Why faith is important in our work with children and families
For Inter Faith Week, Chair of Cafcass Faith Network Louise Jones describes what faith means to her and why it’s important to think about faith as part of a person’s uniqueness.
When life is hard, when disappointment hits, when the struggles we face seem overwhelming, my faith gives me something to hope for. I take rest and reassurance in knowing my place and my purpose in life, and I take inspiration and hope from my friends, community and colleagues from different faith backgrounds whose beliefs and support systems are so similar to mine.
We have shared experiences. We have faith in a higher purpose. Whilst the name and shape and story behind our religions and beliefs may differ, the values are rooted in love, in service to others and our communities and in our sense of hope.
I am constantly reminded of the stories of people from different faith backgrounds who experience discrimination and judgement. People who live with anxiety and fear that those they meet may judge them because of their faith or religion.
Assumptions are made, and people look at us and treat us differently. Many people feel uncomfortable talking about their faith or belief – partly because it’s a private matter and partly because in doing so, they might open themselves up to the preconceptions of other people or have to justify their beliefs in some way. Equally, asking other people about their faith can also feel difficult – questions about faith can risk feeling intrusive or patronising, or even ignorant.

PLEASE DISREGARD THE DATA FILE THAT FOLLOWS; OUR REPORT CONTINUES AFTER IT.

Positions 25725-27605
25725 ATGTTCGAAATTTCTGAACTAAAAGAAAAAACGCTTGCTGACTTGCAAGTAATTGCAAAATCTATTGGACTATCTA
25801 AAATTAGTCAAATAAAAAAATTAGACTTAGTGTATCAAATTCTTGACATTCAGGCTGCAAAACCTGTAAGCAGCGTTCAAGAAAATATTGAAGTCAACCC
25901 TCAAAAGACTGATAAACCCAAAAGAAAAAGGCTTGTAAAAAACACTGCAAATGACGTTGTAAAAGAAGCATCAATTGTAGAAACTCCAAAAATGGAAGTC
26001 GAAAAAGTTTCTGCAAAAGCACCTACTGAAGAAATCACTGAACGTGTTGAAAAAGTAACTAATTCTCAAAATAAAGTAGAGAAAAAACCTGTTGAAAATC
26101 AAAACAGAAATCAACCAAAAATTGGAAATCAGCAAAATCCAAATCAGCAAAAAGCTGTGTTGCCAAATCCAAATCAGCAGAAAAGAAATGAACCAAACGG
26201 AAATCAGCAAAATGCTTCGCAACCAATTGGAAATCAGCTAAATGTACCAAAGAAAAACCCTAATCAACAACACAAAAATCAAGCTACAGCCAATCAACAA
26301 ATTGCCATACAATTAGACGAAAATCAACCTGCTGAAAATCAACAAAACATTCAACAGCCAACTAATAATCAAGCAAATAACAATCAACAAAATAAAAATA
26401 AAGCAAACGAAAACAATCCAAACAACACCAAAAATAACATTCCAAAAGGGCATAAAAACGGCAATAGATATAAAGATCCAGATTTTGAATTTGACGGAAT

So during Inter Faith Week, the Cafcass Faith Network challenges everyone and especially professionals working with children and families to think about faith as a part of a person’s story, part of their uniqueness.
It is important. It shapes our behaviour, our attitudes and our actions. Our faith or belief shapes how we make sense of the world and everything in it.
For the children and families with whom we work, faith matters. It is important to take the time to ask and understand what faith means to that child or young person, including how it shapes their day-to-day life and also how it shapes their thinking.
Take some time to consider the potential adversity, discrimination and judgements that they may face from those they encounter as a result of their faith. Some may feel shame and fear when asked to talk about their faith and religion because of their experiences.
For some children their faith is so integral to their thinking and day-to-day life that they may not realise that the way they think or practise their faith may be different to others. Take the time to ask “what does it mean to you?” “What does it look like?” Take time to understand that person’s world.
Let’s commit to increasing our awareness of different faiths and beliefs so that we can better understand and support our colleagues and the children and young people with whom we work.